There is a big difference between the two. Willpower involves winning a battle with yourself, or more precisely a battle between the subconscious self and the conscious self. It’s a struggle to quit anything using willpower. For example, if we love chocolate (like I used to) it’s a willpower fight we will likely lose. Eating chocolate (for me a lot) most days for years trains our subconscious (our automatic choice maker) that when chocolate is available to buy the right thing to do is buy it. We are driven to this decision by our subconscious self due to our many past ‘successful’ and rewarding experiences with chocolate.
Self Control is different. People with a good degree of self control find it easy and more natural to ‘value a future benefit’ more highly than a lesser but immediate present reward. It maybe going without chocolate today is worth it compared with the risk of diabetes when we are older. Self control has a greater chance of working, it’s not a choice to buy or not buy the chocolate, instead it’s a choice between reducing the risk of becoming diabetic in the future relative to missing out on 10 minutes of pleasure now. The issue with self control is that the degree of it we blessed with is usually established by the age of 5 (blame mum and dad). Most people who have overeaten for a long time and gained weight will likely find self control difficult and time consuming to master.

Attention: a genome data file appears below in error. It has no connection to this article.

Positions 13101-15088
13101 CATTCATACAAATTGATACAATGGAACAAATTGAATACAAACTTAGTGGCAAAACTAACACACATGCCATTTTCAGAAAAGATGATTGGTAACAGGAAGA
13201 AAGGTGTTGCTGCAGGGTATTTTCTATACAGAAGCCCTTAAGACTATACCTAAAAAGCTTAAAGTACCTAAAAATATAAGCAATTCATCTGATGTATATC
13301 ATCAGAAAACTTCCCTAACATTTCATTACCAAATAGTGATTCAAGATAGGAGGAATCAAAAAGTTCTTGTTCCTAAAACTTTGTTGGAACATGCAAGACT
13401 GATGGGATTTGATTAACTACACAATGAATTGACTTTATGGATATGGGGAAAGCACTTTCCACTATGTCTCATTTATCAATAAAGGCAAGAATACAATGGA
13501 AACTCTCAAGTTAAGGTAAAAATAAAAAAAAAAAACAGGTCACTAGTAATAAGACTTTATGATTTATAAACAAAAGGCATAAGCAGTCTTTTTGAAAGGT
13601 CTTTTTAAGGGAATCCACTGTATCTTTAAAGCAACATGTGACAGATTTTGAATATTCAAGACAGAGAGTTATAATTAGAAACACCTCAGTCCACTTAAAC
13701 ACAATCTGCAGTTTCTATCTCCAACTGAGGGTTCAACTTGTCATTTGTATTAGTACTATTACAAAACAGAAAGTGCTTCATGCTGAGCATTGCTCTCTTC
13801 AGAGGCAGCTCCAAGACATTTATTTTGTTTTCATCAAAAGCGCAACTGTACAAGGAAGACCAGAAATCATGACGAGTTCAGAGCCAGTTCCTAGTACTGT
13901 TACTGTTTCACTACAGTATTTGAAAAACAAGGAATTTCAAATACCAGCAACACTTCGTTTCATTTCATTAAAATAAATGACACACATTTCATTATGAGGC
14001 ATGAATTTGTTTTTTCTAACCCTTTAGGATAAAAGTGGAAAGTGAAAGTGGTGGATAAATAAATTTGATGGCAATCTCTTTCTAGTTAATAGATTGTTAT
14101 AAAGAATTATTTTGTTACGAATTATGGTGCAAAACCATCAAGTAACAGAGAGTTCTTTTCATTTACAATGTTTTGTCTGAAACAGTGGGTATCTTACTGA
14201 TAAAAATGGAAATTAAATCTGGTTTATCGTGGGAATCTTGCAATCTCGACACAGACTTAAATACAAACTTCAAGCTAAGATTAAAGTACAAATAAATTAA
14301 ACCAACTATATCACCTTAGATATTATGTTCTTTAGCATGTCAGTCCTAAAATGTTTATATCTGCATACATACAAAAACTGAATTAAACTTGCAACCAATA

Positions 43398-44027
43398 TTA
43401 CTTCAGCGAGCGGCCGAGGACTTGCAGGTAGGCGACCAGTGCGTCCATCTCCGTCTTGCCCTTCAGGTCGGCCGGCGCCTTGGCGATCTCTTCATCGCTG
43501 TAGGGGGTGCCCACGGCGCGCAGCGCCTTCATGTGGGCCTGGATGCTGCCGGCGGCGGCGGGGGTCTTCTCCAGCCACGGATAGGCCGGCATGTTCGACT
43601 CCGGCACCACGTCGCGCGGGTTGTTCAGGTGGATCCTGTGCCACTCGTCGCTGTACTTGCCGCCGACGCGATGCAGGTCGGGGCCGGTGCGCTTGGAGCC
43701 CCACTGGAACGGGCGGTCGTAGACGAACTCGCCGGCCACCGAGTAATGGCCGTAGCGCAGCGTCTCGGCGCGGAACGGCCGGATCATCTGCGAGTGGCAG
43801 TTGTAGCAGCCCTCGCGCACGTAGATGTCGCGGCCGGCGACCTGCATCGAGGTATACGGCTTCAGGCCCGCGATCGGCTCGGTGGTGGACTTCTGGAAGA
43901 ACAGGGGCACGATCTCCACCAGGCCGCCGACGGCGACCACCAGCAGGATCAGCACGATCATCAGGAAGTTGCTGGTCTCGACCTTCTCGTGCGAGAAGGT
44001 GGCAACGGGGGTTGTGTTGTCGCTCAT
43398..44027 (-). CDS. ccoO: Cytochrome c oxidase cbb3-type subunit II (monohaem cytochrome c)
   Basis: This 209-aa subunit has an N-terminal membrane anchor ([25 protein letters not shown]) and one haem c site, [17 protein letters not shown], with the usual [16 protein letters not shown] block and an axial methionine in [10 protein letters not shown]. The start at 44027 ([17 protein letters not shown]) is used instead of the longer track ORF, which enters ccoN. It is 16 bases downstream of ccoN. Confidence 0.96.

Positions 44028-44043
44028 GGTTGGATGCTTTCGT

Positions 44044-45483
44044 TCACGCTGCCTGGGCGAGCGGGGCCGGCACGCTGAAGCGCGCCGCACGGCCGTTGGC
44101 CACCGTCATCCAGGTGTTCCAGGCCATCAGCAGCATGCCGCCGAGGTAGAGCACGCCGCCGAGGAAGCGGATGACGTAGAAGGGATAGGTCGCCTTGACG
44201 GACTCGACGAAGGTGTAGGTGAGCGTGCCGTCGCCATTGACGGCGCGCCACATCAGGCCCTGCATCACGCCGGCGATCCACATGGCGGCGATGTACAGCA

It is easier and less stressful not to rely on willpower or self control to stick with an appropriate weight loss diet. The problem is our past eating habits that are embedded in our subconscious and are driving (unbeknown to us) our choices; in this example to eat chocolate. If we hadn’t ever eaten chocolate in the past it is really easy to say no to it in the future. So the most effective way to eat less chocolate is to replace our past with a new one, so that the subconscious drive to eat chocolate no longer exists.
Now in my case I still love chocolate, its taste and mouthfeel is unsurpassed, its great stuff. On the other hand I no longer have any desire to buy it or keep it in the home. I used to walk down the supermarket aisle, immediately noting the price of my favourite dairy milk block, and buying extra if it was discounted. I could tell you the usual price, how much it had increased over the years, how the block was 220gm and it had been reduced to 200gm and so on. Now I can walk down the supermarket aisle and not even notice the chocolate is there. The good thing is I still enjoy it when it is available for free!
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